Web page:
The fire department operated a maintenance and repair facility at one of the stations, where in-house maintenance was performed on all fire apparatus, equipment and SCBA. During the NIOSH investigation, fire fighters reported during interviews that Engine 11 (E-11) required specific procedures to engage the pump.
The furniture store fire on June 18, 2007, was originally dispatched as a possible fire behind a commercial retail furniture store. On June 18, 2007, at approximately 1907 hours, the fire department was dispatched to a possible fire behind a large commercial retail furniture store. The Assistant Chief detected fire when he opened a door connecting the rear of the right showroom addition to the loading dock area. Note: During this incident fire fighters experienced intermittent radio communication problems and interruptions. The Engine 6 crew and three fire fighters from E-15 were able to find the front door and exit the showroom. While fire fighters were known to be trapped inside, the number and their identities were not known. The E-10 crew (consisting of a captain, engineer, and fire fighter) was in-transit returning to quarters when the fire dispatch came in.
The Engine 11 (E-11) crew (acting captain, acting engineer, and fire fighter) was in quarters at Station 11 and the engine was being washed when the fire dispatch was initiated.
Between approximately 1932 and 1934 hours, L-5 was repositioned from the front of the showroom to the D-side by off-duty fire fighters who had responded to the scene.
The Engine 12 (E-12) crew, consisting of an acting captain, assistant engineer, and two fire fighters were in quarters at the time of the initial dispatch.
The E15 engineer donned his PPE and went to the front door where he assisted fire fighter # 2 in pulling the booster line through the front door. After the E-15 captain (Victim # 8) and fire fighter # 1 moved deeper into the showroom, the E-15 captain instructed fire fighter # 1 to go get another hose line. The program culminates with concentration on NFPA 80’s inspection requirements, including proper documentation practices. After successful completion of DHI’s FDAI Program, you then become eligible to become an IQP - Fire Door Inspector.


It includes an overview of the eleven important steps of inspection as well understanding the inspection reporting process. Most AHJs will also recognize the complexity of the interrelation of doors, hardware, life safety, and security, and may prefer to enlist the assistance of a local Fire Door Assembly Inspector (FDAI) from our FDAI online directory.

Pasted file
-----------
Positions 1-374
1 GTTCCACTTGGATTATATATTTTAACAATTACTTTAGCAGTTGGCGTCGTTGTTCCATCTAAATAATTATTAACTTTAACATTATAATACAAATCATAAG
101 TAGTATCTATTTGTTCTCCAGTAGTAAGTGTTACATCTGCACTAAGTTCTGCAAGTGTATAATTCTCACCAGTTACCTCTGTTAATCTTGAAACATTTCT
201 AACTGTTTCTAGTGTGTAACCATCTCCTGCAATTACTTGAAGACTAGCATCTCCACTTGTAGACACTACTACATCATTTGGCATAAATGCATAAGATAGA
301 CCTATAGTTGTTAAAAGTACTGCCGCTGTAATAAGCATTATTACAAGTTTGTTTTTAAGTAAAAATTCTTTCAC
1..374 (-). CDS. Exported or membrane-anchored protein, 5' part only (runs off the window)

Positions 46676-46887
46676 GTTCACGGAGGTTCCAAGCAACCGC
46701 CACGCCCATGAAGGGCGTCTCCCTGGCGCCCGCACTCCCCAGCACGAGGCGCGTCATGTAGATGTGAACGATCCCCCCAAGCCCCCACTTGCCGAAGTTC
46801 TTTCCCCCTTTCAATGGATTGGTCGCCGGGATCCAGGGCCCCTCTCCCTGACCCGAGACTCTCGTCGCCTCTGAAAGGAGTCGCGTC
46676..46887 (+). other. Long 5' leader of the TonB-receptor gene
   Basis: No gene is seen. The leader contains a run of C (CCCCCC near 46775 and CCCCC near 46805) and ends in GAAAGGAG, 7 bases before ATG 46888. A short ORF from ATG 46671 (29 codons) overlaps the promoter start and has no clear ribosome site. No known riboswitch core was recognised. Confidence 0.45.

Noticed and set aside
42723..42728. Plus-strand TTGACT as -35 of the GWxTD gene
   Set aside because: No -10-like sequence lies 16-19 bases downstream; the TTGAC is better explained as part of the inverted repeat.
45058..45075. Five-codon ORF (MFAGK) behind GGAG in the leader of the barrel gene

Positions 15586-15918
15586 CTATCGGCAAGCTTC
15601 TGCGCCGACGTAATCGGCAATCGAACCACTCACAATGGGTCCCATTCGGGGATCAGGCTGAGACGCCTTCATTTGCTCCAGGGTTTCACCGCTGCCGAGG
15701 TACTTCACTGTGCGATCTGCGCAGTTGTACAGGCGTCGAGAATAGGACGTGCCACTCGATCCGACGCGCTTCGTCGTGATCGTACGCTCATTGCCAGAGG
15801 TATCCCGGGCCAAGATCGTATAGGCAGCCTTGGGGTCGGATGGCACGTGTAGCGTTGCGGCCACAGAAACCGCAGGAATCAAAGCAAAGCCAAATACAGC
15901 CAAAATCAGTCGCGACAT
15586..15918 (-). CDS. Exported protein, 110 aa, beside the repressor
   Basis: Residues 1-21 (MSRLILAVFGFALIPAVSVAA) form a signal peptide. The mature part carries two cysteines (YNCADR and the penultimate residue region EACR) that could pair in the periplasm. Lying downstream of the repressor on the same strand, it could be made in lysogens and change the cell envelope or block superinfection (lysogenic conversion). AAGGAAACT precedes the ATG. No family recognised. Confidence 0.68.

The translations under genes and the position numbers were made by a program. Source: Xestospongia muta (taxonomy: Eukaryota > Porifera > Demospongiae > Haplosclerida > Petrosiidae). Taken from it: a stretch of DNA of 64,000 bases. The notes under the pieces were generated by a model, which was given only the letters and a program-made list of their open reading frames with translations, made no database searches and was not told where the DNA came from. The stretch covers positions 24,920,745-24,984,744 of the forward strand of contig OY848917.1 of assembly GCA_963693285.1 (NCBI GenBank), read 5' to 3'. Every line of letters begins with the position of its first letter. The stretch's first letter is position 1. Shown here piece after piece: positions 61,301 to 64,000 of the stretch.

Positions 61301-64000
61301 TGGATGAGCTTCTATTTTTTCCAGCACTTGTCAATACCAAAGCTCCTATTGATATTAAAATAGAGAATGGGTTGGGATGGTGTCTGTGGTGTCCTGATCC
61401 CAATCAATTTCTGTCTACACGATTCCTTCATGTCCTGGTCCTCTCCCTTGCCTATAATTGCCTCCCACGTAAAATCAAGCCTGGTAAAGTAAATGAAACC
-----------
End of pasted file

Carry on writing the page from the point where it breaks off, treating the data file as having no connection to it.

This step-by-step guide gives the AHJ detailed instructions for determining if fire doors comply with NFPA 80 requirements. Additionally it will assist in determining if they are equipped to perform the inspections and testing, or if they need the services of a professional fire door assembly inspector.
If a state has adopted the 2009 version of the IBC or IFC, then, in theory, they could be performing inspections based on enforcement by the local AHJ community. Fire Administration on September 20, 2007 to discuss the status of ongoing investigations and share information not of a confidential nature. E-16 was designated as the third-due engine responding to all structure fires in the western district (where the incident occurred)  if not assigned on the initial dispatch.
Note: This may be when the AC is looking for fire fighters to assist with rescue of the civilian and mutual aid fire fighters are pressed into action. The fire had already spread to the warehouse when the mutual aid department arrived on-scene.
Audio transcripts of the fireground channel recorded multiple instances where fire fighters inside the structure (including some of the victims) transmitted over the radio but the transmissions were not heard or not understood. The E-16 crew consisted of a captain (Victim # 5), an engineer, and a fire fighter (Victim # 3). For the facility manager it clarifies maintenance and inspection requirements of NFPA 80 and describes the owner’s responsibilities for maintaining fire door assemblies in working condition, which is essential for fire and life safety.
Chapters include step-by-step instructions for accurately evaluating swinging fire doors with builders’ hardware, plus explanations of NFPA 80 inspection requirements, inspector qualifications, and performing the functional tests. The 2009 version of the IBC or IFC is the code that determines if fire door inspections are potentially taking place in that state. Upon passing the DAI 600 class exam, students earn the credential FDAI and may conduct fire door inspections. Chapters include information on inspection cycles, guidelines, reports and record keeping, inspector qualifications, responsibilities and training, performing inspections and sample forms and a glossary of important terms.
When the E-11 acting captain returned to the front, fire was blowing out the front windows. The results of this testing and evaluation indicated that Engine 11 was generally in good acceptable working order with 3 maintenance findings that were corrected during the inspection, and 8 findings needing corrective action. On the day of the incident, the department had 61 fire fighters, 4 Battalion Chiefs and an Assistant Chief working on-duty.